Operation Babel: New Tokyo Legacy finds itself in a difficult position. It’s an Experience RPG that gives people an opportunity to once again create a party of custom characters and crawl their way through dungeons with a first-person perspective. This is a genre that has done well on the system. However, it is the sequel to Operation Abyss: New Tokyo Legacy, one of the developer’s less exciting games. Seeing as how it doesn’t learn from its predecessors’ mistakes, this may be a legacy that fades into obscurity.
While a game’s story and character motivations don’t often matter in dungeon-crawlers such as these, Operation Babel: New Tokyo Legacy takes that concept to extremes. It assumes the person playing has gone through Operation Abyss: New Tokyo Legacy. There is very little immediate exposition introducing the game’s plot. We follow Captain Alice through a successful mission into the Embryo to fight its core and protect Earth, with no real explanation as to how and why things are happening, then find ourselves on Earth, outside Tokyo, watching a three-headed dragon terrorize the city and glare ominously at a mysterious girl with heterochromia before flying off to the Embryo soaring above the city. While things are expounded upon after we join the force to save the world, everyone assumes you are at least somewhat familiar with the series’ lore.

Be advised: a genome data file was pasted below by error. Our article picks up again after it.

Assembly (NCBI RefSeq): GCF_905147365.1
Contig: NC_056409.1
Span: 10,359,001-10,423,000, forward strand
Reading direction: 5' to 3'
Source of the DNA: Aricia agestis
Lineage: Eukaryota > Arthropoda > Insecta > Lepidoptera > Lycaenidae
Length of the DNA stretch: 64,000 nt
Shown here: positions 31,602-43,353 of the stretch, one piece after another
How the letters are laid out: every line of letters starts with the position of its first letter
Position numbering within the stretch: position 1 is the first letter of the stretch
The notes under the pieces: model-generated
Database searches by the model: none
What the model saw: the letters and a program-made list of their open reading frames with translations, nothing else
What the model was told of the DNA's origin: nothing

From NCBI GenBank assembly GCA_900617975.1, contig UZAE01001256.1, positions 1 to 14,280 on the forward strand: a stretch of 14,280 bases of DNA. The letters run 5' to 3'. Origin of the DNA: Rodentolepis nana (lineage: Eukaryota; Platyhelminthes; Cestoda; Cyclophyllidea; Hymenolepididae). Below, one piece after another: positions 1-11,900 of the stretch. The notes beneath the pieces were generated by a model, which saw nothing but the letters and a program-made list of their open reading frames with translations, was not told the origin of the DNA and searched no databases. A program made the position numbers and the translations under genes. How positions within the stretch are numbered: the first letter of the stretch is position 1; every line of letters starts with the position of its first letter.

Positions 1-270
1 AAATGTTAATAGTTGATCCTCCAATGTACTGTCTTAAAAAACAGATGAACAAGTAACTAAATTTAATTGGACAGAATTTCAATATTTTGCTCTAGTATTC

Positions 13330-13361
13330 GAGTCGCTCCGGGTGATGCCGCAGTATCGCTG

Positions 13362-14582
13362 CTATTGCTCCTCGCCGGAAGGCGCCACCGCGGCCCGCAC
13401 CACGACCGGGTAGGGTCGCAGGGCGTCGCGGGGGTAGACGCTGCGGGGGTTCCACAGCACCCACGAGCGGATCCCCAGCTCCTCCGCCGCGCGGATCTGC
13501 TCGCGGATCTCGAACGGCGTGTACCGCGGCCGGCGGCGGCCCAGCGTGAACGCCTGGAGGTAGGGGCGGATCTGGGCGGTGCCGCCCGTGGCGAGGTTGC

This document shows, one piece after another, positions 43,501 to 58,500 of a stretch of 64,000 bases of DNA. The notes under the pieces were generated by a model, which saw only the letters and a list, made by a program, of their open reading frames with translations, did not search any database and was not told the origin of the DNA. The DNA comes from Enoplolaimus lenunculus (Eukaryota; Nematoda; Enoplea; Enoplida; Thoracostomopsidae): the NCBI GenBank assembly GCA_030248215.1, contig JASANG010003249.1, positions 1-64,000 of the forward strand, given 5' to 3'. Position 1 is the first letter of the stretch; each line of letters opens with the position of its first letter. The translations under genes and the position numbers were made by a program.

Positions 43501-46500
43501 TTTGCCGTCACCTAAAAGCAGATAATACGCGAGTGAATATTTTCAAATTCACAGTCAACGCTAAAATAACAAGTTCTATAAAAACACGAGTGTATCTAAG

Here’s what you need to know about Operation Babel: New Tokyo Legacy: variant monsters are invading our world and abysses filled with such abominations are springing up around the city, but you and whomever you decide to make in the character creator has a Code Rise ability that fortunately lets them fight back.
Not that the actual story matters. Here’s what you need to know about Operation Babel: New Tokyo Legacy: variant monsters are invading our world and abysses filled with such abominations are springing up around the city, but you and whomever you decide to make in the character creator has a Code Rise ability that fortunately lets them fight back. Naturally, everyone in the Xth Squad is also a high schooler, because of course teens are the only people capable of wielding the sort of power that would allow them to save the world. There are recurring, named characters, such as The Seven Hands villains, CPA authority figures, and wildcards like Hikaru, Ilith, and Kieru. In general, they’re unmemorable and exist to give you reasons to go back into the dungeons.